The route to McLoons Lobster Shack leads through towns such as Bath and Damariscotta and across no less than ten bridges – some, long concrete straightaways like the one skimming the cobalt surface of the Sheepscot River; others, tiny storybook things you’d expect trolls to live under. Everywhere, you get the sense that this place was reclaimed from water. You’ll find McLoons on Spruce Head Island: “a true lobstering island,” says Bree Douty, whose family owns the shack and the wharf that supplies it with sweet cold-water crustaceans. “Many of the island’s houses are home to people who live here year-round, including lobstermen.”

The Doutys’ cherry-red shack with a walk-up window sits right beside the water, and the views are so quintessential Maine postcard – boats swaying in the navy bay, framed by tall, spiky evergreens – you half expect a skywriter to fly by spelling out “Wish You Were Here!” Savor a lobster roll, a top-split bun overflowing with succulent “TKC” (tail, knuckle, claw meat) and glossed with melted butter, at one of the picnic tables. Drink in the views a final time and resume course.
McLoons Lobster Shack’s star attraction.
McLoons Lobster Shack’s star attraction.
Photo by Greta Rybus
Follow State Route 73 north about 15 minutes to Primo, Melissa Kelly’s legendary restaurant and farm in Rockland. Stroll among the gooseberry bushes, quince trees, and pepper patches until Kelly opens the doors at 5 pm, then head upstairs for a couple of oysters, a wedge of Maine cheese, and house cider at the copper-topped bar, where some seats are always reserved for walk-ins.
Free-ranging at Primo.
Free-ranging at Primo.
Photo by Greta Rybus
Rockport follows Rockland, then comes Camden, the picturesque and popular harbor town that’s home to Long Grain, a storefront restaurant with mismatched chairs, wood tables, and some of the best Southeast Asian cooking in America. Enjoy chef Ravin Nakjaroen’s herbaceous Vietnamese salad and fluffy fried rice threaded with Maine crab while locals breeze in and out, nonchalantly scooping up take-out orders.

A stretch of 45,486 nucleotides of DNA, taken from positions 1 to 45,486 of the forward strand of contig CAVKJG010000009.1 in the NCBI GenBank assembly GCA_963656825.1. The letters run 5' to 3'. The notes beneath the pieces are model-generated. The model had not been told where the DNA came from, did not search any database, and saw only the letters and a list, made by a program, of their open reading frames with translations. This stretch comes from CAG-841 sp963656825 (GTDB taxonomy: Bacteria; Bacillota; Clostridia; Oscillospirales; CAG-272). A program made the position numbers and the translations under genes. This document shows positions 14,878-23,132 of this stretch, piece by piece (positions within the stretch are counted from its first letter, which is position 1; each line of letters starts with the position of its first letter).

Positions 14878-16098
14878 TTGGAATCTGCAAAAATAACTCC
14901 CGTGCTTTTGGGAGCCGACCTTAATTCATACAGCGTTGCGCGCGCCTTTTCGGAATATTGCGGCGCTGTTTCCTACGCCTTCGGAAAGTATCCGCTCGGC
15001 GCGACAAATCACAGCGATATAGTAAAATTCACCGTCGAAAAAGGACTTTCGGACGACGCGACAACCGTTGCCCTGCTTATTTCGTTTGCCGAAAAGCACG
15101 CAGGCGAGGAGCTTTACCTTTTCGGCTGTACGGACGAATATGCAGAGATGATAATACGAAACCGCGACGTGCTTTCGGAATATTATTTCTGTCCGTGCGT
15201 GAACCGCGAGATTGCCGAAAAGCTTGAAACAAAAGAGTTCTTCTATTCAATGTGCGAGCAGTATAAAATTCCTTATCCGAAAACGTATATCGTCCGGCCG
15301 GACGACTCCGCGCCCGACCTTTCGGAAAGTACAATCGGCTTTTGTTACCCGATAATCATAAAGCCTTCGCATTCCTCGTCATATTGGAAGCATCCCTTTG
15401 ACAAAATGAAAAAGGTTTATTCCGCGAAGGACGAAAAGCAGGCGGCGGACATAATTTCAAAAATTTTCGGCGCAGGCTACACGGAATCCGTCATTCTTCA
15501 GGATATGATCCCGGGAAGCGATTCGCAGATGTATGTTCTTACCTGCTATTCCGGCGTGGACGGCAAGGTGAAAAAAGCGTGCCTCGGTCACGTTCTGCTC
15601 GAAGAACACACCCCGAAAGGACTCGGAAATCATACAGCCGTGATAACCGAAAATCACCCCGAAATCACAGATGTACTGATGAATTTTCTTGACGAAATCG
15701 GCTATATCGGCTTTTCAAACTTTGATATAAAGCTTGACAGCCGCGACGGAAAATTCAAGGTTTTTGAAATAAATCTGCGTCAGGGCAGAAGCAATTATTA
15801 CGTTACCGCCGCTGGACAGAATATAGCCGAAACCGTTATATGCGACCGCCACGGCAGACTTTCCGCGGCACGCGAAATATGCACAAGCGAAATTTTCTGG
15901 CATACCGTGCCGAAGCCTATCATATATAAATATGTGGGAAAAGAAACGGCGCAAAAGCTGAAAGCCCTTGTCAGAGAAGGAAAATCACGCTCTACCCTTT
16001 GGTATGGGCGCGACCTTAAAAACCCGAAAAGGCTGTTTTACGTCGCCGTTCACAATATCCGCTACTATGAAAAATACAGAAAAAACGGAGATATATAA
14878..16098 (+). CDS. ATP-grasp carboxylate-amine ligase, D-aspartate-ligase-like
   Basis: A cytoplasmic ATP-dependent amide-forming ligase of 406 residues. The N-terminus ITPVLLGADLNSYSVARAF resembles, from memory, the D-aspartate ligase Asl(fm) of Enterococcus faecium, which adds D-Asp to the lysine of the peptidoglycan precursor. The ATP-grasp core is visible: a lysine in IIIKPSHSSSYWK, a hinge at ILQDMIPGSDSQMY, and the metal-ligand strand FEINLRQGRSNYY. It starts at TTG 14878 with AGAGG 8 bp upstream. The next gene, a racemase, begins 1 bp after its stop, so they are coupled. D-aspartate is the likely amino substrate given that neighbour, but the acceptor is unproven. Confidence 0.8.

Long Grain’s pad kee mao.
Long Grain’s pad kee mao.
Photo by Greta Rybus
If you happen to visit Midcoast on a Friday, there’s another great dinner option available only that night. Cross through Camden to the next town, Lincolnville. Here the road slopes down to Lincolnville Beach, a narrow crescent of sand and scrub framed by opposing lobster pounds. Hook a hard left on Beach Road, which curls inland to Rose Lowell’s Dolce Vita Farm & Bakery, where she makes outstanding pizzas topped with farm-grown ingredients in a wood-fired oven named Arabella until 7 pm.
Fresh pizza from Dolce Vita.
Fresh pizza from Dolce Vita.
Photo by Greta Rybus
Head back to Route 1 and check the specials sign outside 29-year-old Chez Michel: If raspberry or blueberry pie is spelled out in marquee letters, grab a slice to go for dessert and take it down to the scruffy shore. Lincolnville Beach is far from the prettiest in Midcoast Maine, but the dark, seaweed-wreathed sand is soft, and the water is just as inviting as any cove. Locals throw a bonfire here every December to mark the start of the holiday season, but even at the height of summer, the air is crisp and fire-appropriate as the sun goes down on a perfect day on Midcoast Maine.